I’ve asked writers the difference between street art and graffiti, and my favorite answer is that graffiti is a sport and street art is art. While I don’t think these two categories are mutually exclusive, it seems like you moved more towards the street art side of that definition once you began painting in the tunnel. How did you think about your work in the tunnel? Did you view it as graffiti, something closer to what would now be called street art or something else entirely?

It is weird that I ended up in the street art world, I had a very graffiti centric mentality. While I was around the early street art movement ie: Fekner, Ahearn and Haring I always considered myself a writer – still do.

Ted Williams baseball card, circa 1988. Photo courtesy of Chris Pape

Most people probably don’t realize that Freedom and GenII are the same person.  How and why do you separate your identities of Freedom, the tunnel painter; Freedom/Chris Pape, the gallery artist; and GenII, the graffiti writer?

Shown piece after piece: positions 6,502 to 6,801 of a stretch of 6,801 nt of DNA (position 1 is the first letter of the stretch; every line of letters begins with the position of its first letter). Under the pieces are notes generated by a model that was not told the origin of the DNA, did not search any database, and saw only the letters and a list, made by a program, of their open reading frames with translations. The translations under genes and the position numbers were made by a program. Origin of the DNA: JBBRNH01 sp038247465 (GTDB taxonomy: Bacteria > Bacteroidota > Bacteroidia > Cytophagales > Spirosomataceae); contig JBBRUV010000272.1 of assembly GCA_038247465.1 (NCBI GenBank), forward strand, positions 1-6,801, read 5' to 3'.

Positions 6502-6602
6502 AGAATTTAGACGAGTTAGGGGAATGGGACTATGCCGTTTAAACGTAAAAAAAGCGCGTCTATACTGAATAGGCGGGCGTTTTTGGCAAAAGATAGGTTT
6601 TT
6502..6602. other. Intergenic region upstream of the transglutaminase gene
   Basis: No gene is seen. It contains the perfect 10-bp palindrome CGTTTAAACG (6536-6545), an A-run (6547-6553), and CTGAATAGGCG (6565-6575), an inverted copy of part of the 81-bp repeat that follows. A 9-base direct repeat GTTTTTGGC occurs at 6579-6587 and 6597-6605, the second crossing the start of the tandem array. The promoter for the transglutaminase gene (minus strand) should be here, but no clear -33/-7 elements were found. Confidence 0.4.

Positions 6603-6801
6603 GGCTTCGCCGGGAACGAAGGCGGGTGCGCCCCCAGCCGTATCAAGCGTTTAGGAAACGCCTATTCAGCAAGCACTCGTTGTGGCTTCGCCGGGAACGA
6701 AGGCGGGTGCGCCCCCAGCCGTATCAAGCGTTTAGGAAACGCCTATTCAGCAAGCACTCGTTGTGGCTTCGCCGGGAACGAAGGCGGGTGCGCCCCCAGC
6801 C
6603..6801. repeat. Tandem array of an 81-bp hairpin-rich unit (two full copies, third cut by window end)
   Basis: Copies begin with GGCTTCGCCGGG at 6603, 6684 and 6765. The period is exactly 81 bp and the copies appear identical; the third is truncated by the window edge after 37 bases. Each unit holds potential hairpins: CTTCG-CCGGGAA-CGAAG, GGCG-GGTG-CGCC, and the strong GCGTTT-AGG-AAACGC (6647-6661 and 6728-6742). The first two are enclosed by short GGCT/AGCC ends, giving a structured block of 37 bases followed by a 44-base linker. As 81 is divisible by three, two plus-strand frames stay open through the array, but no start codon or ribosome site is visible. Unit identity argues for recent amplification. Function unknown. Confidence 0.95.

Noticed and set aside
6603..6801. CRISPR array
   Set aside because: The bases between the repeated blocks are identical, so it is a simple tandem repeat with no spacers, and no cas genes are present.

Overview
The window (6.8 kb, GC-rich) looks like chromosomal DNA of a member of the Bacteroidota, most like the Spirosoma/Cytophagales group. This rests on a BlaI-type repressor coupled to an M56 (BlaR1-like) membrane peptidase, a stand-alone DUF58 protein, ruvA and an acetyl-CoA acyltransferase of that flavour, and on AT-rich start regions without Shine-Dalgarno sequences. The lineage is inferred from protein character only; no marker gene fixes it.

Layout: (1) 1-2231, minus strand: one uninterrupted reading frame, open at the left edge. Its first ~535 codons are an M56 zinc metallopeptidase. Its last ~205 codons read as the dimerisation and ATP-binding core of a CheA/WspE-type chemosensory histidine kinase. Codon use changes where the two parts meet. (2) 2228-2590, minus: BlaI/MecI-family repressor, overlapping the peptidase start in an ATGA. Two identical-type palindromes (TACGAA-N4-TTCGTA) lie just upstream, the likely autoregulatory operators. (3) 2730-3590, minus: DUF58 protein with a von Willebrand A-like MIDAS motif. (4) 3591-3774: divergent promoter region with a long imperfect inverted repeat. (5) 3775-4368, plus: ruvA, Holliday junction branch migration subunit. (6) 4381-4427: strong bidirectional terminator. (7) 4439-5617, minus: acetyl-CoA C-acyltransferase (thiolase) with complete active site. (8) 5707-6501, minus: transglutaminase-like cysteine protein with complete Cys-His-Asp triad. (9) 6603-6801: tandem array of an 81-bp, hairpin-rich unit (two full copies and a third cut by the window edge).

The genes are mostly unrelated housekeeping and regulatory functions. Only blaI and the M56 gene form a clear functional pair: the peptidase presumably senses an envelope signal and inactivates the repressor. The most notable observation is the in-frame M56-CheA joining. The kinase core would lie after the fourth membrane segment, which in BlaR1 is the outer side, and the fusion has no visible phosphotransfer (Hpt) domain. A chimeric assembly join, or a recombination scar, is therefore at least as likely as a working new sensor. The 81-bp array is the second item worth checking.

I think that you think I’m the new GEN 2 who has gotten up extensively – that’s not me. At the age of 14 and 15 I wrote the name GEN 2 on the streets of Manhattan and Queens, I wasn’t up much because of my age, but it was a nice introduction to the graff world. While painting in the tunnel I would like to say that I took a lot more chances, there was absolutely nothing at stake, few people knew the works were there and they had no intrinsic value, I could fail consistently and did – if I was lucky I made art. OF course you could easily argue that the failures are art as well because without them I wouldn’t have gotten to the next level. As a gallery artist I’m more conservative. I have a responsibility to the gallery to include a few images that I know will sell, out of 10 paintings 2 of them will be proven winners, the other 8 are where I get to take risks. I can live with that percentage for now.